Neuropsychological Assessment

All participants completed a series of neuropsychological assessment, including MMSE (reflecting global cognitive level), choice reaction test (CRT) (reflecting attention and concentration), digit symbol substitution test (DSST) (reflecting executive function and processing speed), category verbal fluency test (cVFT) (reflecting executive function), and trail making test (TMT) -B (reflecting cognitive flexibility).

The dCDT software was previously used as a feasible cognitive assessment tool for dementia screening (13). Briefly, a Windows Surface Pro 4 digitizer and a handheld stylus pen were used to assess drawing movements. This software was designed to check drawing elements of the dCDT, including air-time (the time accumulated when pen pressure was 0 during clock drawing) and total time for the dCDT completement in milliseconds, and mean handwriting/drawing pressure during the dCDT drawing (implemented on the writing surface of computer screen in non-scaled units from 0 to 1,024). The participants were asked to “draw the face of a clock with all of the numbers and set the hands to 10 after 11.” The drawing score system was assessed according to the 13-point criteria (14). Examples of dCDT measurements, including tCDT pictures, 13-point scoring system, air-time percentage [(air-time/total time) × 100%] calculation and mean handwriting/drawing pressure calculation are shown in Figure 1.

FIGURE 1
www.frontiersin.org

Figure 1. Example of dCDT results of participants. (A) The participants were asked to “draw the face of a clock with all of the numbers and set the hands to 10 after 11.” (B) The drawing score system was assessed according to the 13-point criteria of Freedman. (C) The air-time was captured, and percentage was calculated by dividing the total time to fulfill clock drawing. (D) Mean handwriting/drawing pressure during the dCDT drawing (implemented on the writing surface of computer screen in non-scaled units from 0 to 1,024).

MRI Measurements

The 3.0 T-MRI scan (Discovery MR750; GE Healthcare, Waukesha, WI, USA) of the brain showed white matter lesions compatible with a degree of SVD. The brain imaging protocol (slice thickness, 5 mm; interslice thickness, 1.5 mm) employed the following parameters: T1 fluid-attenuated inversion recovery images (TR, 1,750 ms; TE, 23 ms; TI, 780 ms; FOV, 24 cm) and T2-weighted images (TR, 7,498 ms; TE, 105 ms; FOV, 24 cm).

The degree of SVD burden level was evaluated according to the Fazekas' scale (12). Examples of MRI brain images of each group were shown in Figure 2.

FIGURE 2
www.frontiersin.org

Figure 2. Example of brain T2 Flair MRI of subjects. According to the Fazekas' score (12), severity of white matter lesions was graded as: no lesions (grade 0), punctate lesions (grade 1), early confluent lesions (grade 2), and confluent lesions (grade 3). (A) was rated as 0 and grouped as healthy individuals. (B) was rated as 1 and grouped as low-SVD. (C,D) were rated as 2 and 3, respectively. They were grouped as severe-SVD.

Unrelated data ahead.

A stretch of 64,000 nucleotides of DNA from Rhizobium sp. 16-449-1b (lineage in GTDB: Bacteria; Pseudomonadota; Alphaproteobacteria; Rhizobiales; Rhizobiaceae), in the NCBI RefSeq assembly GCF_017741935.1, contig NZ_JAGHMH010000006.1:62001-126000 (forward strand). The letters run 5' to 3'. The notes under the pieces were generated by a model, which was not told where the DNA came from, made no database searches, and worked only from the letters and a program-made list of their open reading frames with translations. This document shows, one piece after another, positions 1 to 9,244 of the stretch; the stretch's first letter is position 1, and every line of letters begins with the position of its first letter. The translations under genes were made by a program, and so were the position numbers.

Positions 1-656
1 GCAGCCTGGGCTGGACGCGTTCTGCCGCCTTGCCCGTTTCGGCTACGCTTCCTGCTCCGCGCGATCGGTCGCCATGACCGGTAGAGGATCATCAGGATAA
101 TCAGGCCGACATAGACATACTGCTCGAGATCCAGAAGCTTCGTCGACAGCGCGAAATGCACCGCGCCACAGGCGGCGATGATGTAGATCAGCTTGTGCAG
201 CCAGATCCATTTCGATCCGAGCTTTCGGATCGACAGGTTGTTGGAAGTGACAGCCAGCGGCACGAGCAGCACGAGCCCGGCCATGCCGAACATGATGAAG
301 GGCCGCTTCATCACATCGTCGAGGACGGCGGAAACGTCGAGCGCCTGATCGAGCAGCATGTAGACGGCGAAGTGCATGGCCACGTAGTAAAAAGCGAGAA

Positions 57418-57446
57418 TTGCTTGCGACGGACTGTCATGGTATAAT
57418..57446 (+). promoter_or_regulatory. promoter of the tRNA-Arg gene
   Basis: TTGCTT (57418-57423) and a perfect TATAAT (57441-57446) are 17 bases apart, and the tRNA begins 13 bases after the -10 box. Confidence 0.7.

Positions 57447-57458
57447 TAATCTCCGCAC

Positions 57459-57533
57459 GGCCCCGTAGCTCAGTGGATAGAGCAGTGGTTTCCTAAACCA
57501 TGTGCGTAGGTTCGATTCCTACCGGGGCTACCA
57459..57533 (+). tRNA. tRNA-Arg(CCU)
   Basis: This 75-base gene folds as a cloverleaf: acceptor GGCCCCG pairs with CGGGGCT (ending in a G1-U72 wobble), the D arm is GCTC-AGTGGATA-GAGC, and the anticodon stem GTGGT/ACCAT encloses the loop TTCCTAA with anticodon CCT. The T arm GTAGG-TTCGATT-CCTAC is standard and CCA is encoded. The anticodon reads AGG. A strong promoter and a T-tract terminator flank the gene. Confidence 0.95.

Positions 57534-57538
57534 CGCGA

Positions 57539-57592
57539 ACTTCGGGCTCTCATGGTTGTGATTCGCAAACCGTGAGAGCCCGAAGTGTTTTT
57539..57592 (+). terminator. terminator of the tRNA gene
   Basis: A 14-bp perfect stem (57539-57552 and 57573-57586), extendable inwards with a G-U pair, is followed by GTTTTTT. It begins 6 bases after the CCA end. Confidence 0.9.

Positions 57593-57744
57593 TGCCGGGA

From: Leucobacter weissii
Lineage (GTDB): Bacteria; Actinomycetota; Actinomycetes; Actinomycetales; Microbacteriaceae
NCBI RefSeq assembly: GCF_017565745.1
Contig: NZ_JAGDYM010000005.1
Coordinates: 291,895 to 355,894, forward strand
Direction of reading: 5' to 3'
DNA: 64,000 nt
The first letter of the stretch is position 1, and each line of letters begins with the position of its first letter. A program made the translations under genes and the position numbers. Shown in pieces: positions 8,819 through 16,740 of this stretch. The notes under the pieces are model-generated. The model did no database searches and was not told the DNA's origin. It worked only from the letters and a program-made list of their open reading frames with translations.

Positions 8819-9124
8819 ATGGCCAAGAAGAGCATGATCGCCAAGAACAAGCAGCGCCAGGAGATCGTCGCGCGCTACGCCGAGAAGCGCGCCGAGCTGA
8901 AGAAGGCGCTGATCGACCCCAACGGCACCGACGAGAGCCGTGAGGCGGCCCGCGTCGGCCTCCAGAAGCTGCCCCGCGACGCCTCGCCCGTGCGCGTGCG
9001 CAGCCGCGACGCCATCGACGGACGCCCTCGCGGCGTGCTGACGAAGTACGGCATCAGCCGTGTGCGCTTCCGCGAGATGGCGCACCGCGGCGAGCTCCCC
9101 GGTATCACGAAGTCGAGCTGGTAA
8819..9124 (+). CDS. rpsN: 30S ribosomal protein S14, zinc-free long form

Statistical Analysis

The differences between the groups demographic data were analyzed by one-way analysis of variance (ANOVA). The differences between the groups on MMSE, CRT, DSST, cVFT, TMT-B performance as well as dCDT data (including the tCDT score, total time of CDT fulfillment, air-time percentage, and mean handwriting/drawing pressure on surface) were analyzed by analysis of covariance (ANCOVA), with the age and education serving as the covariate. Follow-up comparisons of estimated marginal means using least squares difference (LSD) was performed as needed. A linear regression analysis adjusted for age, gender and education was used to find the association between dCDT data and neuropsychological assessment performance, and the regression coefficients was presented as standardized β values. The data were expressed as the mean ± standard deviation. A P value <0.05 was considered statistically significant. All statistical analyses were carried out using the SPSS, 22.0 statistical software package (IBM Corp., Armonk, New York, USA).

Results

Severe-SVD, low-SVD, and healthy group individuals did not show significant difference in age, gender, and education. After adjusting for age and education, the score in MMSE was lower in severe-SVD compared with low-SVD and healthy individuals, but the difference did not reach statistical significance (26.25 ± 1.45 vs. 27.60 ± 1.17 vs. 26.80 ± 2.04, P = 0.813). Meanwhile, each group of subjects did not differ significantly in cVFT performance (14.45 ± 3.24 vs. 16.60 ± 4.37 vs. 14.70 ± 1.82, P = 0.686). On the contrary, CRT (572.25 ± 125.53 ms vs. 489.30 ± 99.06 ms vs. 472.40 ± 96.14 ms, P = 0.030), DSST (18.75 ± 7.33 vs. 27.70 ± 9.44 vs. 27.20 ± 8.45, P = 0.036), and TMT-B (89.30 ± 28.98 s vs. 74.00 ± 20.47 s vs. 65.70 ± 18.97 s, P = 0.047) differed statistically between group subjects. Details were shown in Table 1.

TABLE 1
www.frontiersin.org

Table 1. Clinical and demographic characteristics and dCDT data of the participants.